PubMed Abstract | CrossRef Full Text | Google Scholar

10. Niess JH, Brand S, Gu X, Landsman L, Jung S, McCormick BA, et al. CX3CR1-mediated dendritic cell access to the intestinal lumen and bacterial clearance. Science (2005) 307:254–8. doi: 10.1126/science.1102901

PubMed Abstract | CrossRef Full Text | Google Scholar

11. Kerneis S, Bogdanova A, Kraehenbuhl JP, Pringault E. Conversion by Peyer's patch lymphocytes of human enterocytes into M cells that transport bacteria. Science (1997) 277:949–52.

PubMed Abstract | Google Scholar

12. Mayrhofer G, Pugh CW, Barclay AN. The distribution, ontogeny and origin in the rat of Ia-positive cells with dendritic morphology and of Ia antigen in epithelia, with special reference to the intestine. Eur J Immunol. (1983) 13:112–22. doi: 10.1002/eji.1830130206

PubMed Abstract | CrossRef Full Text | Google Scholar

13. Spencer J, Finn T, Isaacson PG. Expression of HLA-DR antigens on epithelium associated with lymphoid tissue in the human gastrointestinal tract. Gut (1986) 27:153–7. doi: 10.1136/gut.27.2.153

PubMed Abstract | CrossRef Full Text | Google Scholar

14. Bjerke K, Brandtzaeg P. Lack of relation between expression of HLA-DR and secretory component (SC) in follicle-associated epithelium of human Peyer's patches. Clin Exp Immunol. (1988) 71:502–7.

PubMed Abstract | Google Scholar

15. MacDonald T, Weinel A, Spencer J. HLA-DR expression in human fetal intestinal epithelium. Gut (1988) 29:1342–8.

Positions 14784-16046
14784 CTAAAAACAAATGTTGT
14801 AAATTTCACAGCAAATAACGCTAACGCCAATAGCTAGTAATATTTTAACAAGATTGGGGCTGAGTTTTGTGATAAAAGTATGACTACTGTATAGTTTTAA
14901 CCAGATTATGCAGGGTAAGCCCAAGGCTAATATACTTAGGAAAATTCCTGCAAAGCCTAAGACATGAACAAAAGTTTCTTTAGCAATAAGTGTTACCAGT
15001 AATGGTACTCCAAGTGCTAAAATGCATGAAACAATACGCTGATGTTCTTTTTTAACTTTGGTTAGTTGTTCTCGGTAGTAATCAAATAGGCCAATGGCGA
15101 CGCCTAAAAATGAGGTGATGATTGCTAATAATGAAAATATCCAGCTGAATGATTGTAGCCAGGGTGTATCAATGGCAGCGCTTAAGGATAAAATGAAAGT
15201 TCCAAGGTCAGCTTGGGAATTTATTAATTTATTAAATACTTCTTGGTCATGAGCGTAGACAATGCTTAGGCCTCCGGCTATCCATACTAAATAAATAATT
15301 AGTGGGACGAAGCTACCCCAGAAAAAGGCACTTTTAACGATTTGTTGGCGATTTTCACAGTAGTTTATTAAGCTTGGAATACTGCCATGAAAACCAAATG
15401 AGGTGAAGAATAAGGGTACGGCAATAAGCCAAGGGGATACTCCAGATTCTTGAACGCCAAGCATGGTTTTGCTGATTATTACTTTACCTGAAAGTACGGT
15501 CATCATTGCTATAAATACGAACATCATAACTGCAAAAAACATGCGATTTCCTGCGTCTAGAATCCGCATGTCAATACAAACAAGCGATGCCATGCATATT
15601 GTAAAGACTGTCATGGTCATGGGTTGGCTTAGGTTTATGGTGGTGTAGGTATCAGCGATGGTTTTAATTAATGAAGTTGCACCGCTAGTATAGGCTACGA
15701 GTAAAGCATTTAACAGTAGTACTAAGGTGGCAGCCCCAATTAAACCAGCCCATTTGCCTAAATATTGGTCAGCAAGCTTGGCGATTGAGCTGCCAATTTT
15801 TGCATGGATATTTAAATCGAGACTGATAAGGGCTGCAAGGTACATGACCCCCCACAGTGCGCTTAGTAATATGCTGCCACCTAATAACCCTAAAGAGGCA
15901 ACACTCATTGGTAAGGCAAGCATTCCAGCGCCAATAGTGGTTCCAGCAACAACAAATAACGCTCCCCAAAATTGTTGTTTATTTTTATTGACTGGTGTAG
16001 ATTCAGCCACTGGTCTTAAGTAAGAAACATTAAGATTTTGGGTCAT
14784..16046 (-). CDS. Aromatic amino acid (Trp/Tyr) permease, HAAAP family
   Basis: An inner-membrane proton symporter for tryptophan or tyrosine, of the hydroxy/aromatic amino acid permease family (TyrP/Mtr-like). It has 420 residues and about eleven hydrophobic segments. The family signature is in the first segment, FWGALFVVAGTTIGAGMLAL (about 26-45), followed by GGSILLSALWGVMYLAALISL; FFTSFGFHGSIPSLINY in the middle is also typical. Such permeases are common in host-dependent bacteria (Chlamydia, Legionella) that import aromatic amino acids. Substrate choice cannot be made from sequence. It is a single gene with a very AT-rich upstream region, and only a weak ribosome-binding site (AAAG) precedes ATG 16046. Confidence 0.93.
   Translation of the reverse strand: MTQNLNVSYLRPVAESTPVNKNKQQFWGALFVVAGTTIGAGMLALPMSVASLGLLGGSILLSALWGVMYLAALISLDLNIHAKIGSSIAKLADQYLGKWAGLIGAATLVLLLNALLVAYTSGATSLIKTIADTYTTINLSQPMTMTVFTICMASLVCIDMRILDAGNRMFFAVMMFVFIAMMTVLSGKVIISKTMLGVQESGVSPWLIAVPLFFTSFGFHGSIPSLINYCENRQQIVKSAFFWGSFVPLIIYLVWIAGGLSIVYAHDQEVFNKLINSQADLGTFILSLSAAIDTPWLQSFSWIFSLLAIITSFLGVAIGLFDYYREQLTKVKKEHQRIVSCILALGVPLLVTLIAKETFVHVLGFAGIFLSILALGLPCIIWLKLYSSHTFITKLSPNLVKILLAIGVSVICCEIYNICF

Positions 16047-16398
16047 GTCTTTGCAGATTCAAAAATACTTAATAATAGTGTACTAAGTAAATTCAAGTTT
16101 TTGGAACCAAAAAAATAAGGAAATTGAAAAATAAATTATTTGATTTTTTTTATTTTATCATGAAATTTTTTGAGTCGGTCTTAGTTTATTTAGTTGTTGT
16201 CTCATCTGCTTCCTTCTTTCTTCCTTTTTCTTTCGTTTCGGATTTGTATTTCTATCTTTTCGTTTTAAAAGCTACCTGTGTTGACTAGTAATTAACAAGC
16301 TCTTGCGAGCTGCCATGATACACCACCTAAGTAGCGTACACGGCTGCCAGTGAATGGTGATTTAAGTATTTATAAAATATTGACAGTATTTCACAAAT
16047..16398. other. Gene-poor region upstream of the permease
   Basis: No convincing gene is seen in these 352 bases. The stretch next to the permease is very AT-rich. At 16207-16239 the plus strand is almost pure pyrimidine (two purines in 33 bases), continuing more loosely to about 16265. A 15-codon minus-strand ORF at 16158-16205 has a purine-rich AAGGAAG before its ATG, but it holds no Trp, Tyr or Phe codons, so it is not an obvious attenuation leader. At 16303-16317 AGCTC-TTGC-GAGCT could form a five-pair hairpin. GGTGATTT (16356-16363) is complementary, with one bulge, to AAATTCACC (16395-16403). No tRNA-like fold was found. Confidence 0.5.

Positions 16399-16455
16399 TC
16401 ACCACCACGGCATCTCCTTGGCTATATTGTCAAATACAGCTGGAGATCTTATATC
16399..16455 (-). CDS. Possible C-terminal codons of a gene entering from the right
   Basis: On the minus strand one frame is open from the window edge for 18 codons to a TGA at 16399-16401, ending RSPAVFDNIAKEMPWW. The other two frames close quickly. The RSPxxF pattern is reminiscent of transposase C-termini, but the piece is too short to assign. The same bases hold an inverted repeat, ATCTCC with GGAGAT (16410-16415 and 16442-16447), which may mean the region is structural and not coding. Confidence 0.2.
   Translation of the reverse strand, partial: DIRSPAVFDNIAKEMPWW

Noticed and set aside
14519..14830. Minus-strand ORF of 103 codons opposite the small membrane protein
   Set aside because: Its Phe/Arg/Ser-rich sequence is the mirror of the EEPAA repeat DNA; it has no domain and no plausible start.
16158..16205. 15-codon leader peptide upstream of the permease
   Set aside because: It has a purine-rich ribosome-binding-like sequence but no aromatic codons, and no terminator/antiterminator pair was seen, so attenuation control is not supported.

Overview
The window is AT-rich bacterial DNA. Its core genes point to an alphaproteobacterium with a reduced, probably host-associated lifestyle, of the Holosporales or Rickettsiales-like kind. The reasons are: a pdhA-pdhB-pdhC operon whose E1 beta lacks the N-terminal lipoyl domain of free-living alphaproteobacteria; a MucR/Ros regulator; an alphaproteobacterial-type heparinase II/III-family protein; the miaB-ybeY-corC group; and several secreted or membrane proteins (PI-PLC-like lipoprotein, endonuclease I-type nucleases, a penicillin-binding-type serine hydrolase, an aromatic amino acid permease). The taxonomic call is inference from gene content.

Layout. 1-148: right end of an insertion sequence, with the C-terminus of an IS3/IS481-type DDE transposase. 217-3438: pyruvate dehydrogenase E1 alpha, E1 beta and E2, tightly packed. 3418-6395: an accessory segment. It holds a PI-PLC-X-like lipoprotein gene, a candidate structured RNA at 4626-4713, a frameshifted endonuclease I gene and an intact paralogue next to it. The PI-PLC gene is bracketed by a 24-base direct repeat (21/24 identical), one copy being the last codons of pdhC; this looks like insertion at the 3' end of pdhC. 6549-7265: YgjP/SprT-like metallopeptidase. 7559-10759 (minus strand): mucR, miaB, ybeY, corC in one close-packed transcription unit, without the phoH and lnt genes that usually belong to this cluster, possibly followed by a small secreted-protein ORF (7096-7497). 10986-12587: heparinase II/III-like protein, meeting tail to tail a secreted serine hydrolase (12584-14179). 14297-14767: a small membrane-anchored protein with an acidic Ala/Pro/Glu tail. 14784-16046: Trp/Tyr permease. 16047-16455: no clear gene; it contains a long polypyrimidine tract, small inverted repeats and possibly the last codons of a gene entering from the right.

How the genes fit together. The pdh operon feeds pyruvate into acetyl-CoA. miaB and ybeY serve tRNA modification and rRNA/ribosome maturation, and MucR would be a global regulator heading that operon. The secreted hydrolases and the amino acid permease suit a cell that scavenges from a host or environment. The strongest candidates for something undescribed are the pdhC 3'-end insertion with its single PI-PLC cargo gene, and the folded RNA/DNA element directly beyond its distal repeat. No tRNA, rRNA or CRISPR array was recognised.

PubMed Abstract | Google Scholar

16. Nagura H, Ohtani H, Masuda T, Kimura M, Nakamura S. HLA-DR expression on M cells overlying Peyer's patches is a common feature of human small intestine. Acta Pathol Jpn. (1991) 41:818–23.

PubMed Abstract | Google Scholar

17. Gerbe F, Sidot E, Smyth DJ, Ohmoto M, Matsumoto I, Dardalhon V, et al. Intestinal epithelial tuft cells initiate type 2 mucosal immunity to helminth parasites. Nature (2016) 529:226–30. doi: 10.1038/nature16527

PubMed Abstract | CrossRef Full Text | Google Scholar

18. Banerjee A, McKinley ET, von Moltke J, Coffey RJ, Lau KS. Interpreting heterogeneity in intestinal tuft cell structure and function. J Clin Invest. (2018) 128:1711–9. doi: 10.1172/JCI120330

PubMed Abstract | CrossRef Full Text | Google Scholar

19. Okumura R, Takeda K. Roles of intestinal epithelial cells in the maintenance of gut homeostasis. Exp Mol Med. (2017) 49:e338. doi: 10.1038/emm.2017.20

PubMed Abstract | CrossRef Full Text | Google Scholar

20. Okumura R, Takeda K. Maintenance of intestinal homeostasis by mucosal barriers. Inflamm Regen. (2018) 38:5. doi: 10.1186/s41232-018-0063-z

PubMed Abstract | CrossRef Full Text | Google Scholar

21. Fukata M, Arditi M. The role of pattern recognition receptors in intestinal inflammation. Mucosal Immunol. (2013) 6:451–63. doi: 10.1038/mi.2013.13

PubMed Abstract | CrossRef Full Text | Google Scholar

22. Otte JM, Cario E, Podolsky DK. Mechanisms of cross hyporesponsiveness to Toll-like receptor bacterial ligands in intestinal epithelial cells. Gastroenterology (2004) 126:1054–70. doi: 10.1053/j.gastro.2004.01.007

PubMed Abstract | CrossRef Full Text | Google Scholar

23. Melmed G, Thomas LS, Lee N, Tesfay SY, Lukasek K, Michelsen KS, et al. Human intestinal epithelial cells are broadly unresponsive to Toll-like receptor 2-dependent bacterial ligands: implications for host-microbial interactions in the gut. J Immunol. (2003) 170:1406–15. doi: 10.4049/jimmunol.170.3.1406

PubMed Abstract | CrossRef Full Text | Google Scholar

24. Tam A, Wadsworth S, Dorscheid D, Man SF, Sin DD. The airway epithelium: more than just a structural barrier. Ther Adv Respir Dis. (2011) 5:255–73. doi: 10.1177/1753465810396539

PubMed Abstract | CrossRef Full Text | Google Scholar

25. Reid L, Meyrick B, Antony VB, Chang LY, Crapo JD, Reynolds HY. The mysterious pulmonary brush cell: a cell in search of a function. Am J Respir Crit Care Med. (2005) 172:136–9. doi: 10.1164/rccm.200502-203WS